In a series of Monday morning tweets, President Donald Trump blasted former Secretary of State John Kerry for “possibly illegal” diplomatic efforts regarding the Iran Nuclear Deal. He should be careful, though, because if Kerry goes down, some of Trump’s associates could be in trouble too.
The United States does not need John Kerry’s possibly illegal Shadow Diplomacy on the very badly negotiated Iran Deal. He was the one that created this MESS in the first place!
— Donald J. Trump (@realDonaldTrump) May 7, 2018
Trump’s tweet appears to be a reaction to a recent Boston Globe report about Kerry’s supposed meetings with an Iranian official to discuss salvaging elements of the deal that he worked on during President Barack Obama‘s presidency. He also reportedly met with a European Union official and the presidents of Germany and France to discuss Iran. It’s no surprise that Trump would be upset about this, considering he has long criticized not just the deal with Iran, but Kerry in particular for his negotiating skills, but where does the possible illegality come from?
Most likely, Trump is referring to the Logan Act, which prohibits private citizens from unauthorized communications with foreign governments. The Act states:
Any citizen of the United States, wherever he may be, who, without authority of the United States, directly or indirectly commences or carries on any correspondence or intercourse with any foreign government or any officer or agent thereof, with intent to influence the measures or conduct of any foreign government or of any officer or agent thereof, in relation to any disputes or controversies with the United States, or to defeat the measures of the United States, shall be fined under this title or imprisoned not more than three years, or both.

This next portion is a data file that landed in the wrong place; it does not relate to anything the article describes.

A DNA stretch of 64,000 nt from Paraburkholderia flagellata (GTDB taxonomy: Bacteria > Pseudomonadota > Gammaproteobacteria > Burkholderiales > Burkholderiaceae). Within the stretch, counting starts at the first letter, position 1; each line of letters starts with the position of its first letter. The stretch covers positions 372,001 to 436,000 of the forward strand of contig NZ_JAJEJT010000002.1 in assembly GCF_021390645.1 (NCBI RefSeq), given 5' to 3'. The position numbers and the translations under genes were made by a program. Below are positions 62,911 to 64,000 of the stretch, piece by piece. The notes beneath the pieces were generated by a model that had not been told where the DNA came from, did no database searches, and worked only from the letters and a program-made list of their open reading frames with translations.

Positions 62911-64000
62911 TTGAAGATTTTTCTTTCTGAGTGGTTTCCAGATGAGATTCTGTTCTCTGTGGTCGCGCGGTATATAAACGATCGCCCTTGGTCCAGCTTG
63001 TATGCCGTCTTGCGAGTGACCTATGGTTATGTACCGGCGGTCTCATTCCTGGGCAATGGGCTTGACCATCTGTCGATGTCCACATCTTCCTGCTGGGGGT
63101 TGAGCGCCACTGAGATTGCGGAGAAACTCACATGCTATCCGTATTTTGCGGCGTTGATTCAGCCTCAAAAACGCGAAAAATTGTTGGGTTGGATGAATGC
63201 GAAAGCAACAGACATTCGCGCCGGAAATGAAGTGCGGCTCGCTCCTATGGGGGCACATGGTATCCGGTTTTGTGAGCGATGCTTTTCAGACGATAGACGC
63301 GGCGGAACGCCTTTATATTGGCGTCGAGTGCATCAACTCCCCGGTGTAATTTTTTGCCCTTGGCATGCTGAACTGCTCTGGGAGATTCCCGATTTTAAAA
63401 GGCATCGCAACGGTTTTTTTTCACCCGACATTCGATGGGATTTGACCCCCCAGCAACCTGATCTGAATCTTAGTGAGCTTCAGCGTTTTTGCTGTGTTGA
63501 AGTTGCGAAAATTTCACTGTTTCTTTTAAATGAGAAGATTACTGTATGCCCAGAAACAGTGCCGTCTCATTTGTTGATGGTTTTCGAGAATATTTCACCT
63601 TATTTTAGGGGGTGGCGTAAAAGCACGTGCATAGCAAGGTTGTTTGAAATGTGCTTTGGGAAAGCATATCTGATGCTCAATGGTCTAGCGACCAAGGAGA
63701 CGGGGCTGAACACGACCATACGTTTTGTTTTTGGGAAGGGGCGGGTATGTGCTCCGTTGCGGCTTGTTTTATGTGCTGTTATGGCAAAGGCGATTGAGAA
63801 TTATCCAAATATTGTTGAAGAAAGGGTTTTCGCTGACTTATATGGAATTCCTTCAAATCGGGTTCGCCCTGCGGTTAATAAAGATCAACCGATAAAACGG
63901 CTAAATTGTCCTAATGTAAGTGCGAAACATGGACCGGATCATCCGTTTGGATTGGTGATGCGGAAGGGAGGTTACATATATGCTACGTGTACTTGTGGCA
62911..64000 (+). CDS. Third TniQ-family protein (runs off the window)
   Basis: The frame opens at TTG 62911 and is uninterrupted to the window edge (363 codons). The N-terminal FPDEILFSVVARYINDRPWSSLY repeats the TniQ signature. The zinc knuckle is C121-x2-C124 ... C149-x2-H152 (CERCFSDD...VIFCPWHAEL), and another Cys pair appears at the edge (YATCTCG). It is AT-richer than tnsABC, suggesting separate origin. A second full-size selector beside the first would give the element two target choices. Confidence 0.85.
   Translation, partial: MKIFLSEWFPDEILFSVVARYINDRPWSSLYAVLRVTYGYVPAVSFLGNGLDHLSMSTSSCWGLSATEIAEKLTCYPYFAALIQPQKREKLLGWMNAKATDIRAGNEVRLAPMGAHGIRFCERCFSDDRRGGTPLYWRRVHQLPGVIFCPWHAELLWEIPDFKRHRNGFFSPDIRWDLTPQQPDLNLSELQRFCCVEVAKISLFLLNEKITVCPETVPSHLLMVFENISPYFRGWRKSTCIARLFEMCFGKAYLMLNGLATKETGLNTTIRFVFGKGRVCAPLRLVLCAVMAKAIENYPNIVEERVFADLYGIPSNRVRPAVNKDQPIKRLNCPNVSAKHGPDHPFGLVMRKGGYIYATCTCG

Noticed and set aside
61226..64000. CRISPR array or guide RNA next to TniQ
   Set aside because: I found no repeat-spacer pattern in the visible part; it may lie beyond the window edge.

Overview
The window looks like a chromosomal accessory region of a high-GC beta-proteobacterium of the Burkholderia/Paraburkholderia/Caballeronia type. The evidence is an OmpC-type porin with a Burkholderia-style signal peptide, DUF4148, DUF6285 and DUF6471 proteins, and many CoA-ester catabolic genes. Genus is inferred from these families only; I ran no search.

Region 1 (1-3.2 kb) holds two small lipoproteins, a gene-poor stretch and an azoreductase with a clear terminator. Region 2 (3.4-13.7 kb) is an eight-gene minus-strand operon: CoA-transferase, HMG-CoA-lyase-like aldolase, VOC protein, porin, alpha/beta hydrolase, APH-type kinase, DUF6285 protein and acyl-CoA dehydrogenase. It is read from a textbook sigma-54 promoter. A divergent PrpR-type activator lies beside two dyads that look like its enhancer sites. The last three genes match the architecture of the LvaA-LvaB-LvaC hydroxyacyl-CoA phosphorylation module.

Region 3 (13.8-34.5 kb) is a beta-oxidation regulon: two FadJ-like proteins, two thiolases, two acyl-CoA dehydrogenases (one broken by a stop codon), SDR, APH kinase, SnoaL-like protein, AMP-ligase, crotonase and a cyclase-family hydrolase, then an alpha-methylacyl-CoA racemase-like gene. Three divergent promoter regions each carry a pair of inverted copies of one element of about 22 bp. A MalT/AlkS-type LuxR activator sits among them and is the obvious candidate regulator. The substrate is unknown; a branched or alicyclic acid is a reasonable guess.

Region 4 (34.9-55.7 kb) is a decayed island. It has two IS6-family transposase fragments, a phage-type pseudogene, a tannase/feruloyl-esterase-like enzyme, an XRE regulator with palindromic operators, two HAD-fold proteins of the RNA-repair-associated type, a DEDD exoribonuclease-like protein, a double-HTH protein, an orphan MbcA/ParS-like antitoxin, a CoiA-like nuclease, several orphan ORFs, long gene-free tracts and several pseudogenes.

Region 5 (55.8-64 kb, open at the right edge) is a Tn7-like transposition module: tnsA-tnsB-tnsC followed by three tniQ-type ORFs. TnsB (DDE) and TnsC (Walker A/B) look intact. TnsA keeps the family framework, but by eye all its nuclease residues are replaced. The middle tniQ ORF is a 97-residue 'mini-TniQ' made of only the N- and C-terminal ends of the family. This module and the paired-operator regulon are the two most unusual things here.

Based on the language of the Logan Act, Kerry’s activities could potentially be in violation, but it’s hard to say, for two reasons. First, we don’t know exactly what Kerry said or what his exact intention was. Second, the Logan Act has been criticized for being vague, to the point of possibly being unconstitutional. There is also no record of it ever being used to prosecute someone since it was passed in 1799, with the exception of one indictment in 1803 that ended up not going anywhere.
If the Logan Act could be enforced in a situation like this, however, that would mean it could also potentially be used in situations regarding Trump’s own associates.
“The Logan Act has no more applicability here regarding Secretary Kerry’s actions than it did when Michael Flynn and members of the Trump transition team were engaging in shady and questionable communications with the Russian Government after the 2016 election,” national security attorney Brad Moss told Law&Crime.
“If the Trump Administration starts taking the position that the Logan Act can in fact be constitutionally applied,” Moss added, “it would expose individuals like Jared Kushner to unwanted additional legal scrutiny for their own acts during the transition.”
Basically, the Logan Act has been kept on the shelf for hundreds of years for a reason, and if Trump’s Justice Department suddenly decides to start using it, it could end up being used against members of Trump’s own transition team.
Ultimately, though, Moss dismissed the Logan Act as a possibility, saying that Trump’s tweet should at best be taken as “political hyperbole,” unless it turns out that Kerry violated a separate statute.
[Image via Zach Gibson/Getty Images]
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